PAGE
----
In comparison, heart transplants, which have had checkered success since they were begun in the late 1960s, are still sharply limited, in part because of the shortage of organ donations and the individual cost, more than $50,000. He noted that at the most successful center, Stanford University, the patient must bear the financial responsibility.
Dr. David Banta, assistant director of the congressional Office of Technology Assessment, voiced concern that the artificial heart may start out as an option for "the rich" which will put pressure for more widespread use. "We're already foregoing a lot of opportunities," he said, given Reagan administration cuts and the cost-conscious climate which is reducing basic health programs.
Despite the inevitable debate and controversy, developers of the artificial heart say it would be "disastrous" to set limits until more is learned about the machine's success.
Dr. Robert Jarvik, who designed the artificial heart, and Dr. Willem Kolff, a pioneering scientist who heads the artificial organs program here, estimate that demand for the heart may fall in the range of 50,000 people annually. At the moment the machinery costs about $20,000 and hospitalization and surgery are estimated at more than $15,000, but costs could well exceed $50,000.
Jarvik and Kolff head a small company, Kolff Medical, that intends to move the artificial heart from experimental to commercial use, should the initial operations prove successful. They envision more routine use beginning within five years and argue that the man-made heart could prove cost-effective, depending on the number of years it can prolong a person's life.
While the artificial heart used by Clark is attached by tubes to a cumbersome external power source on a large cart that severely limits mobility, Jarvik is confident that a more portable power pack the size of a camera case will be ready for human testing within the next few years.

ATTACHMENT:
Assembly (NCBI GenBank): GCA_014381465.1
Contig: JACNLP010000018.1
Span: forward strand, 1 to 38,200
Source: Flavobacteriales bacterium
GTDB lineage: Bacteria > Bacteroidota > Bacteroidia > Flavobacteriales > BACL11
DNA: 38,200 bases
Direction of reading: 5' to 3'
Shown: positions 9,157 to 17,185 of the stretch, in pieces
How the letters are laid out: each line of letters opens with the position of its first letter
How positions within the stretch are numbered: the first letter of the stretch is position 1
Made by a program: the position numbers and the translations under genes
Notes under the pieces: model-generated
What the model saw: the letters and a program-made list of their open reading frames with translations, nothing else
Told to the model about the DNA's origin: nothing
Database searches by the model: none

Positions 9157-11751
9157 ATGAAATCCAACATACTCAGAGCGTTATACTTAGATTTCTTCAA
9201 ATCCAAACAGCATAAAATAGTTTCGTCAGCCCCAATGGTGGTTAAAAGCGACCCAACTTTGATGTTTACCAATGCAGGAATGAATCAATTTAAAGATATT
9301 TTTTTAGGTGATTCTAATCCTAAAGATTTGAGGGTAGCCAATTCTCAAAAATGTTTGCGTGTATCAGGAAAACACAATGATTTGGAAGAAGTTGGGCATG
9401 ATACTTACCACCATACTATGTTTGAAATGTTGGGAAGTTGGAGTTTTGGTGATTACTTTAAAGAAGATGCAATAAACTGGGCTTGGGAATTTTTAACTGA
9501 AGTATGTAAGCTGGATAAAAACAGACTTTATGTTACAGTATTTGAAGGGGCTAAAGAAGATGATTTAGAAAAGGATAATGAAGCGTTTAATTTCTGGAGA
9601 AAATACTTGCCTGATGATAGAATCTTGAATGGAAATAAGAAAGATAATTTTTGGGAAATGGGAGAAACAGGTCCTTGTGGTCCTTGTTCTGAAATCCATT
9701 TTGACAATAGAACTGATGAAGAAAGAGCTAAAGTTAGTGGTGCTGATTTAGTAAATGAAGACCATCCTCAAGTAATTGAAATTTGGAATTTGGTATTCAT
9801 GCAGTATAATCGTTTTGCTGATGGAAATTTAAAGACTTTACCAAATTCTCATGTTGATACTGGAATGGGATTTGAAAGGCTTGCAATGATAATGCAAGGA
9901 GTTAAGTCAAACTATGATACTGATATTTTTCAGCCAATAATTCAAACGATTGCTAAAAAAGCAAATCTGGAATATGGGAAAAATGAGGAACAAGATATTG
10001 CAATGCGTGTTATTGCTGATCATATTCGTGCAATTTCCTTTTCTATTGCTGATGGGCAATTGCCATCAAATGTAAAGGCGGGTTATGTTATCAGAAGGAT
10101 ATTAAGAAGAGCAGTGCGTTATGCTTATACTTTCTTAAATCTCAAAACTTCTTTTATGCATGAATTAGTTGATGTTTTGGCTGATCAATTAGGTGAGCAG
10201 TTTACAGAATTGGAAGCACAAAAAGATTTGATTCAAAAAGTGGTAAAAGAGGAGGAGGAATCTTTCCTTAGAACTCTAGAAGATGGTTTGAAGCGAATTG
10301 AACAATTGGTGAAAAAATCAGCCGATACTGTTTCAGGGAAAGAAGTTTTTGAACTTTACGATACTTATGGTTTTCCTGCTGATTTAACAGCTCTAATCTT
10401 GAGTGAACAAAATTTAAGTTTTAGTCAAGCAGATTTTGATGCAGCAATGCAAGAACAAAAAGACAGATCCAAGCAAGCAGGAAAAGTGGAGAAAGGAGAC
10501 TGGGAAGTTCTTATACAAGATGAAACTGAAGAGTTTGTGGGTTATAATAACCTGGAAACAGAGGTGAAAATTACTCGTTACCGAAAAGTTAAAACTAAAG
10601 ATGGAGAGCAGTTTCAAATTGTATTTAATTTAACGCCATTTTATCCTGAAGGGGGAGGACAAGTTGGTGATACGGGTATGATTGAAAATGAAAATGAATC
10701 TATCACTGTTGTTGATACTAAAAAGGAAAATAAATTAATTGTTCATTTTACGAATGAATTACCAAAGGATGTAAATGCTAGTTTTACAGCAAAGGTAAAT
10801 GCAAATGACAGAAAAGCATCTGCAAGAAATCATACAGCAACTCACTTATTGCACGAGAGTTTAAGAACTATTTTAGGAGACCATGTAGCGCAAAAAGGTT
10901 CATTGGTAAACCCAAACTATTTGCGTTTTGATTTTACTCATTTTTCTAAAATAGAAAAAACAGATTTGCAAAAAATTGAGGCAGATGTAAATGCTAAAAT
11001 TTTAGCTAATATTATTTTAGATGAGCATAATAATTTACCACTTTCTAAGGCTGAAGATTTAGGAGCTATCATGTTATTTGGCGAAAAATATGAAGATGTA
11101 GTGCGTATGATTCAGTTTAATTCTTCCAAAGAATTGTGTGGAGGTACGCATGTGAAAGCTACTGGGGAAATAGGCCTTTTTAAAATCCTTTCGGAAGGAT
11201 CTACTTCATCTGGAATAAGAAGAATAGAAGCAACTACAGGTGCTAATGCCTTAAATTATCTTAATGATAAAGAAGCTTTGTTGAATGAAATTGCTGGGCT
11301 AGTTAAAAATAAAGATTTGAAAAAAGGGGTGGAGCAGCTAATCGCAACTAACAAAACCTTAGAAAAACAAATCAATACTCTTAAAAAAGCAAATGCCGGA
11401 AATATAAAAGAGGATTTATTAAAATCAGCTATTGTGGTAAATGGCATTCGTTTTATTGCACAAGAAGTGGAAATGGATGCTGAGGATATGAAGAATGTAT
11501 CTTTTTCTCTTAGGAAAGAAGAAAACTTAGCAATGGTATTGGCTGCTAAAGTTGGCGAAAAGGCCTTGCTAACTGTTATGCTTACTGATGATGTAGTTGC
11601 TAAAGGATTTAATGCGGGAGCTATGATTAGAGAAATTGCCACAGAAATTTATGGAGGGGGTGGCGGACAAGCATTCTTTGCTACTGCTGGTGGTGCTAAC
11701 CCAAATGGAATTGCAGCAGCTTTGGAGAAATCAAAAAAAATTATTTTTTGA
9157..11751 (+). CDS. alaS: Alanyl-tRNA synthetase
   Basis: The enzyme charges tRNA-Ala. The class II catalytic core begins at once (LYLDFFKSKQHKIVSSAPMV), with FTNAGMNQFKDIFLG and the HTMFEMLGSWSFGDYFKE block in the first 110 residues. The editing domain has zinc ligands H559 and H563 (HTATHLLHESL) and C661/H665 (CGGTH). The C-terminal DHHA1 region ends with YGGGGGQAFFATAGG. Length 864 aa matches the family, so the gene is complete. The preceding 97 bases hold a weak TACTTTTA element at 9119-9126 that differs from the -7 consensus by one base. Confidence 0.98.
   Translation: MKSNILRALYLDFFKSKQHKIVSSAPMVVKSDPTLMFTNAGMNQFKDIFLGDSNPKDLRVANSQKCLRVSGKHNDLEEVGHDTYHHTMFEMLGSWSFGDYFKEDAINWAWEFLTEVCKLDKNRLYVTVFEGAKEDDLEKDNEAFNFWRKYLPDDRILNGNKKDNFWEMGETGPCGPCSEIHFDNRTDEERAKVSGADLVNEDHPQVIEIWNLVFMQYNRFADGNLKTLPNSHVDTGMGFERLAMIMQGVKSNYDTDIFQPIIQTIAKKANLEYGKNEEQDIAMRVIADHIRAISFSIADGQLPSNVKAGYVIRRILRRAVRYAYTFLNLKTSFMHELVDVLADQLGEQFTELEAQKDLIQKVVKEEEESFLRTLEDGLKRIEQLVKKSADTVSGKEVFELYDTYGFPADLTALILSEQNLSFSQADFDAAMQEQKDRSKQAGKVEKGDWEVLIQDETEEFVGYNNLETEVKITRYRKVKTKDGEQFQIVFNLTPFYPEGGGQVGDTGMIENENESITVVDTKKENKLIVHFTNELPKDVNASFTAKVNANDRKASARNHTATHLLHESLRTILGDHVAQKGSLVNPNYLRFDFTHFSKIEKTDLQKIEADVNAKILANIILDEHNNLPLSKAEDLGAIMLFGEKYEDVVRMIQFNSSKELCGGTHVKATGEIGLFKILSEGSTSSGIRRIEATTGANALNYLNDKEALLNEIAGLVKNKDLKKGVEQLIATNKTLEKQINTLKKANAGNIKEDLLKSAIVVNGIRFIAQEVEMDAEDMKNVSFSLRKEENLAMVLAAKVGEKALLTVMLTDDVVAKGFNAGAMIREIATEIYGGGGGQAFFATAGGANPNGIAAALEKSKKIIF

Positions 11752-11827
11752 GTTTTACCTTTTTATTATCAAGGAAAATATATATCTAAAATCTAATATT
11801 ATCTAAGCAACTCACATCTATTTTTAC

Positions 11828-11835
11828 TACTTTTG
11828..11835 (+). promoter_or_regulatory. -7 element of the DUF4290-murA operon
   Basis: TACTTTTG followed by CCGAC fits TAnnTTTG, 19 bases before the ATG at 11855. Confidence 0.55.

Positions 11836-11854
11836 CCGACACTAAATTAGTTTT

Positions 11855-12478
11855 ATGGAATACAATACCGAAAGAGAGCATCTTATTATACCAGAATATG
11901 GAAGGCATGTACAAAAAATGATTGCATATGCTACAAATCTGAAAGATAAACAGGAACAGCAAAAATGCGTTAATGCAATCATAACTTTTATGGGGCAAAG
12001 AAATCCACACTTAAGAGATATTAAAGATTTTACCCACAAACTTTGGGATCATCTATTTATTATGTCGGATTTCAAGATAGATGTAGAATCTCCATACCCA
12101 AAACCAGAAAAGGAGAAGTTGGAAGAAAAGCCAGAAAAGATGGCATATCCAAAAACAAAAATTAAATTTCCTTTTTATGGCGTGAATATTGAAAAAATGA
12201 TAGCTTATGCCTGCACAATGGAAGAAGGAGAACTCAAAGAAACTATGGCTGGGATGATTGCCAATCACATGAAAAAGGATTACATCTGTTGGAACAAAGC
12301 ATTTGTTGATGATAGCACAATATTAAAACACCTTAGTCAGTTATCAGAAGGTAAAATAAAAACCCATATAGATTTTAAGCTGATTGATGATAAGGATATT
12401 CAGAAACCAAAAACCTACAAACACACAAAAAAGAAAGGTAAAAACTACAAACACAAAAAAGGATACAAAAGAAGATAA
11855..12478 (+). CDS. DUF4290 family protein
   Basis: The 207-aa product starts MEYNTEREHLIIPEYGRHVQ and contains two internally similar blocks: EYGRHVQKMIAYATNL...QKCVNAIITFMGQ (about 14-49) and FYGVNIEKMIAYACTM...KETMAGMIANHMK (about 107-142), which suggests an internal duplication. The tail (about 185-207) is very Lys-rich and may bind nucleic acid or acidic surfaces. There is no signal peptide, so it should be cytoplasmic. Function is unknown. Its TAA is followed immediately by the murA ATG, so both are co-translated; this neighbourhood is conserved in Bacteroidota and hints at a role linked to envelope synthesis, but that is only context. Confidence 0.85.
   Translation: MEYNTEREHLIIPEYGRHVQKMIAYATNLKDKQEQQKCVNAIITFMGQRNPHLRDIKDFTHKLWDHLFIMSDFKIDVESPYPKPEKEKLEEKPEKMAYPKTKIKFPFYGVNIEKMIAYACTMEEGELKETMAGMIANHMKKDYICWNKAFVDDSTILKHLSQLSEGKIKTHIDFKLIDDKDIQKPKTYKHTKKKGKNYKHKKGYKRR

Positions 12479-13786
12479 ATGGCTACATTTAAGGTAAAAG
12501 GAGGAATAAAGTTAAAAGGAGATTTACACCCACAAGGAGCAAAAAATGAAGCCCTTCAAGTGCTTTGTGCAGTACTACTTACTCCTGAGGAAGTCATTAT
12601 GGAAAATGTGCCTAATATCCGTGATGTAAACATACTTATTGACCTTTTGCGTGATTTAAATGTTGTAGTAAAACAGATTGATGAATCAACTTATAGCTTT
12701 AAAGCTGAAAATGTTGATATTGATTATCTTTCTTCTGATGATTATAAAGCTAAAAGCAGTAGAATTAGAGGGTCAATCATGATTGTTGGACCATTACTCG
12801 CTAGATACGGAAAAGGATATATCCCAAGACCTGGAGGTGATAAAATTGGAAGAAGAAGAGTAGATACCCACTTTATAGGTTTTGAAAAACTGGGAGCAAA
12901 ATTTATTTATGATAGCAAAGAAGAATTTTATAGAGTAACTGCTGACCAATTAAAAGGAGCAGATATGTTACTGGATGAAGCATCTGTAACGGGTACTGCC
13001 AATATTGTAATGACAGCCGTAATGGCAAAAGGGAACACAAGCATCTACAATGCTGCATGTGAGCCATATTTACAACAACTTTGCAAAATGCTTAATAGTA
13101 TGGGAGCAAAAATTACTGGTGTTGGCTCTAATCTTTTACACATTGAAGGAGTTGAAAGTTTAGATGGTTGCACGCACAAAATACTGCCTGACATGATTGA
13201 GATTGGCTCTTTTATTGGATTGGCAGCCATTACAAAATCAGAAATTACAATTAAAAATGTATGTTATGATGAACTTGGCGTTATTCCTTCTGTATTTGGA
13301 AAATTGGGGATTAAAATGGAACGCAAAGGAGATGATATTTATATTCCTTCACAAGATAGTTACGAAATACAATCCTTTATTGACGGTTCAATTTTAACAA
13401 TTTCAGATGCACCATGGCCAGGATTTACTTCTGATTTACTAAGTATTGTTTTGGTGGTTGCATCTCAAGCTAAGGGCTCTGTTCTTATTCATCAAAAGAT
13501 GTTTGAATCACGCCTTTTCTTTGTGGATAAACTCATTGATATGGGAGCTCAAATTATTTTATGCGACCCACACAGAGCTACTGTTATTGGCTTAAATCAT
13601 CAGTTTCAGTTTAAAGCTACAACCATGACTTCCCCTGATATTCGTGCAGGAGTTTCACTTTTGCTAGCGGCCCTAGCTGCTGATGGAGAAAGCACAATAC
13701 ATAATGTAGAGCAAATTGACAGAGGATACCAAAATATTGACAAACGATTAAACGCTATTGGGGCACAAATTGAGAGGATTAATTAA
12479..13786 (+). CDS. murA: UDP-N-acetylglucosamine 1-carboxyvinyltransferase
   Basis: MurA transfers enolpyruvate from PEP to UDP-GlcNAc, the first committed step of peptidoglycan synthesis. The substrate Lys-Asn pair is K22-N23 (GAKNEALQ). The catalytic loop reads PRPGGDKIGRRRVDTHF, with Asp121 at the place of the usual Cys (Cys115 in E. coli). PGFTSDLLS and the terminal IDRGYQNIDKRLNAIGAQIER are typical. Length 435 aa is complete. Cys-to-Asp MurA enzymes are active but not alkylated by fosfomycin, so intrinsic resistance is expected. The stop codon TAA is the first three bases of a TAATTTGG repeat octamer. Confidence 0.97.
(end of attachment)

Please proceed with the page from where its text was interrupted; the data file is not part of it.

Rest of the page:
His company is donating the equipment for the first two artificial heart implants, but the financial arrangements after that have not been resolved. Kolff said that a private foundation has donated $50,000 to help defray costs for the early procedures and university officials also plan to explore the possibility of private insurance reimbursement.
In Clark's case, both equipment and doctors' time are donated.
Kolff, inventor of the kidney dialysis machine, believes that the only limits on future use of the artificial heart should be "that the patient has a reasonable chance to a reasonable existence."
This quality-of-life question is central to the device's acceptibility to future patients. The concern is what long-term reaction a recipient will have to living permanently with a mechanical heart.
Kolff has said that a patient should have a right to terminate his life, and has suggested that a key used to turn the machine on and off and to switch to backup systems could be used to this purpose.
Peterson said all of these future-oriented questions were "honorable to be raised," but he cautioned that concern about the applications should not stand in the way of the research. Otherwise, he said, it would be like "telling Galileo, don't look at the heavens because you may see something that will give us a problem that doesn't yet have an answer."